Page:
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Old 11-23-2011, 10:17 AM   #1
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Dry Brining a Turkey

A foodie friend of mine sent me the following link that describes "dry brining" a turkey. What you do is heavily salt your turkey and then seal it in a plastic bag for three days. Supposedly this makes for a more succulent, better seasoned bird than the wet brining technique many of us use.

Russ Parsons' Dry-Brined Turkey (a.k.a. The Judy Bird) recipe from food52

Although I would argue there is no such thing as a "dry brine" (by definition, brine is a liquid. This is really nothing more than a salt rub), it sounds pretty interesting. And the fact that it has won taste tests makes me want to try it all the more. Unfortunately, I am picking up my turkey today, so there isn't time to do this. Maybe next year.

Has anyone tried this technique?


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Old 11-23-2011, 10:20 AM   #2
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I tried it once with steaks and must have done something wrong because they were extremely salty. I rinsed them before cooking.

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Old 11-23-2011, 10:35 AM   #3
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I've done it with chicken(the superb Zuni Cafe recipe) and it was great. But not appreciably better than wet brining. Plus it can be messy.

A lot of folks swear by it, though.
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Old 11-23-2011, 01:06 PM   #4
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This is almost identical to how ATK did this. However, in that case, the skin was loosened re: the breast meat and Kosher salt (about 1T if I recall) was rubbed in there...you can't use a bird that has been injected with anything if you want to try this.

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Old 11-23-2011, 07:01 PM   #5
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I do it with steaks and swear by it. As far as calling it dry, I think you are letting the name through you. The way the dry brine works is to initially pull moisture out of the meat. The moisture then mixes with the salt and dissolves it creating a brine solution (liquid) which is then reabsorbed by the meat.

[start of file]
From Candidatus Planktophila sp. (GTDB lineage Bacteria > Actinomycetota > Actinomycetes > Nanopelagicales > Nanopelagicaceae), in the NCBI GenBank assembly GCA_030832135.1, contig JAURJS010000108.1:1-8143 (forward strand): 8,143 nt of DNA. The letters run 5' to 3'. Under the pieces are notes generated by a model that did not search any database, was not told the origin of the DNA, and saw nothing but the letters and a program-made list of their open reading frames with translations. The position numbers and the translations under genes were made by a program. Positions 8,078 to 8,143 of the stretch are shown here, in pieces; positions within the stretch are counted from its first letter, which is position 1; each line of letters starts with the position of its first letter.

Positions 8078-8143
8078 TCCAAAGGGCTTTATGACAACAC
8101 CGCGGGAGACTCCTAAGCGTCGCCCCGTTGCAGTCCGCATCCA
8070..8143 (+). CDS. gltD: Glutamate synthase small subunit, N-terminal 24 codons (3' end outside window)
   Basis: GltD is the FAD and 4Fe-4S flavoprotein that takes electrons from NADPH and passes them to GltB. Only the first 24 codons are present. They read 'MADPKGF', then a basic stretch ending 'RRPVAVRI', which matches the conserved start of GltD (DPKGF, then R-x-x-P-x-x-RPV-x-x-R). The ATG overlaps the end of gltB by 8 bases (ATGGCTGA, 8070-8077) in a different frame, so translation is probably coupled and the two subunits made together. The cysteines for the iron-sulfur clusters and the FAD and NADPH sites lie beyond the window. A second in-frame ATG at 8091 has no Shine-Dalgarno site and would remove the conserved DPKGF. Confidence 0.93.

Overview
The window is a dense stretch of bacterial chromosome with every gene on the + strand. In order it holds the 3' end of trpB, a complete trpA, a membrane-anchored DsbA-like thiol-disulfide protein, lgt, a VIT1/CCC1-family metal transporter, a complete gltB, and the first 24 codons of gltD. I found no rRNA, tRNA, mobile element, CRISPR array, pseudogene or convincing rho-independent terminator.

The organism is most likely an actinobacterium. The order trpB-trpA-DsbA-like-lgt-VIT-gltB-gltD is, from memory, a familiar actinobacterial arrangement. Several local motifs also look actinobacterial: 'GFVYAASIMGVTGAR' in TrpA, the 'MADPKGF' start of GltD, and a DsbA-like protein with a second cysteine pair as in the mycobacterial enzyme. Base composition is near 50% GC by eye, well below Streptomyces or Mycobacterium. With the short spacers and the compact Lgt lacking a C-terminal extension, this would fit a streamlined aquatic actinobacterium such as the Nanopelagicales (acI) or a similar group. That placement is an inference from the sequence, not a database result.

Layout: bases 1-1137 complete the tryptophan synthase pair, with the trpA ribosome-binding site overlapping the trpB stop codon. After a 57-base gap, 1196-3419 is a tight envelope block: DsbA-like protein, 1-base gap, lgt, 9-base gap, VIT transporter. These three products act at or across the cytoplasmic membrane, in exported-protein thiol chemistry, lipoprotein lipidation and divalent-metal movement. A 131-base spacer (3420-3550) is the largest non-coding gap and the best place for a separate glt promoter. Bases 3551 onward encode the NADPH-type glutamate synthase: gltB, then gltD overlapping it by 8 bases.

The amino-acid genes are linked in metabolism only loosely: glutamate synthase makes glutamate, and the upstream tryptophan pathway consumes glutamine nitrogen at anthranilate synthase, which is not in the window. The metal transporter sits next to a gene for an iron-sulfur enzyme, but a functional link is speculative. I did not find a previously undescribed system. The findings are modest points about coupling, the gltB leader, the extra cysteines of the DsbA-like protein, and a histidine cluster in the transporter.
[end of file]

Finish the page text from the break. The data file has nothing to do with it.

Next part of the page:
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Old 11-23-2011, 07:20 PM   #6
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I "dry brine" brisket to make corned beef. I have to soak it for a day or three to get the excess saltiness out of the meat. Don't you have to do that with turkey or steak? Is it because it doesn't get brined for nearly as long (My brisket takes 8 days to 2 weeks.)?
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Old 11-23-2011, 07:31 PM   #7
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I just use as much salt as I want to ingest, no more and no less. All of it gets absorbed and there is no need to rinse as it is perfectly seasoned.
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Old 11-24-2011, 08:53 AM   #8
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I'm trying something that sounded like it makes sense. That is to rub 2 tbsp kosher salt and 1 tsp pepper into the dry turkey two days before and let it sit open in the refrigerator. It is claimed that this will dry the skin and allow it crisp nicely. I noticed right away that, as promised, the salt was quickly absorbed, and the skin began to dry. This morning (cooking day), it is dry and going in the oven, to be basted with drippings every 45 minutes. I will report with a photo at the end of the day.

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